Seeing the Northern Renaissance through Contemporary Eyes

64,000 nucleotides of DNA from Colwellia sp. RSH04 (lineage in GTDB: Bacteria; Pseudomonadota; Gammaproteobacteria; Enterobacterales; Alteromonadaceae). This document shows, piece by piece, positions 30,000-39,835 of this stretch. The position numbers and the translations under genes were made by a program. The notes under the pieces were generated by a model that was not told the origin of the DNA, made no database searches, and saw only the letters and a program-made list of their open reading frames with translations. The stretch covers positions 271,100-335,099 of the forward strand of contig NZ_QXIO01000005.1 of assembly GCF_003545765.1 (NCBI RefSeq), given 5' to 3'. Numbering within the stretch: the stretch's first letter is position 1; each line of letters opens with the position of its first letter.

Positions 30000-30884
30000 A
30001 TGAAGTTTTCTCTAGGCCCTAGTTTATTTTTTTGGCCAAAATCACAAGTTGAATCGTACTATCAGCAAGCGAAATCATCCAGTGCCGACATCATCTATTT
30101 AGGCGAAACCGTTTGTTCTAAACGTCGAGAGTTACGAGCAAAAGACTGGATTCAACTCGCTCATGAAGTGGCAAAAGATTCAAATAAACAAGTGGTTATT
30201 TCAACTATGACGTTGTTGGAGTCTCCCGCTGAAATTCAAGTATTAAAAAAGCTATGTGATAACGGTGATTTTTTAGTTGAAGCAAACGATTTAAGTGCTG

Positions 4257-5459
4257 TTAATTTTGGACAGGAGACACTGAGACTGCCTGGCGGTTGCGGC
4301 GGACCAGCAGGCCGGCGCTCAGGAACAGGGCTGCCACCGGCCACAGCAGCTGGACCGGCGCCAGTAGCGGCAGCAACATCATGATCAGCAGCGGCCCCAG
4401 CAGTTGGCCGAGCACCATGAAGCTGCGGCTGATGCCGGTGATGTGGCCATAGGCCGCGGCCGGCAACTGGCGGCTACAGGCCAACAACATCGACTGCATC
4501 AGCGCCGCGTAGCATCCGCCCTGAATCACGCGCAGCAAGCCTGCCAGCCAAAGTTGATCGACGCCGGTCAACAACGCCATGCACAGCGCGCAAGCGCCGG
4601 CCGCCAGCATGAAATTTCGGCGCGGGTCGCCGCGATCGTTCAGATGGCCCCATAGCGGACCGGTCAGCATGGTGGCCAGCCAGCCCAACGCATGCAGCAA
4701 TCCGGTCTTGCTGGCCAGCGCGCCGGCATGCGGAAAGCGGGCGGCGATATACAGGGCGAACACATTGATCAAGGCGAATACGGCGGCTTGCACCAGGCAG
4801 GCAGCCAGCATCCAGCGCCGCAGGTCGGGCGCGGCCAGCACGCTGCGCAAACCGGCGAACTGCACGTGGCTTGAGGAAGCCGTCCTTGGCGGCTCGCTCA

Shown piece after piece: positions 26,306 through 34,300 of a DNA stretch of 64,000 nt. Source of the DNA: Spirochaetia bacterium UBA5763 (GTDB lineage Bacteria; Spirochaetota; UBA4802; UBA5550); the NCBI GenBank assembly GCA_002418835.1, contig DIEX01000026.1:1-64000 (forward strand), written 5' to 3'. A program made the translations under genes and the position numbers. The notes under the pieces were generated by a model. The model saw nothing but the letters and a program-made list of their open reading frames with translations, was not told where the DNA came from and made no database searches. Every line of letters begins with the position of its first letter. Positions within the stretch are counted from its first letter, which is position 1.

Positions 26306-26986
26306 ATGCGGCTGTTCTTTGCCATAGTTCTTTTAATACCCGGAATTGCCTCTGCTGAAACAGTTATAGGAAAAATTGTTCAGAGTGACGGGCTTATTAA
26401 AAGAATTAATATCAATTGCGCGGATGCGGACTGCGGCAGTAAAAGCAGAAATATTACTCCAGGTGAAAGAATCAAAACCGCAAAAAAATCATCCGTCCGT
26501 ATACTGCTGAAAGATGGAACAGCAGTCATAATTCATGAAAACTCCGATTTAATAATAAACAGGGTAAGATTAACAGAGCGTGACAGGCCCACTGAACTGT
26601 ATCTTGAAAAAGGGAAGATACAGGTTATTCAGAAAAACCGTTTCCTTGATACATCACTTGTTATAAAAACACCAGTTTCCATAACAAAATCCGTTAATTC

Located between The Met’s hall of medieval sculpture evoking a majestic cathedral and the open atrium of early modern art is a bridge between two worlds. Relative Values: The Cost of Art in the Northern Renaissance, is a pithy exhibition of sixty-three works dating from the sixteenth century and displayed on stark metal screens like those used in modern cold storage facilities, in vividly colored cases, and accompanied with labels that denote the objects’ values on the 16th-century market. Visually, the exhibition marks a departure from other Renaissance exhibitions curated by the Department of European Sculpture and Decorative Arts, which often evoke a sense of place by dressing the galleries in sixteenth-century decor. In a sense, the intention here is reversed: rather than send viewers back in time, the objects are brought forward to today.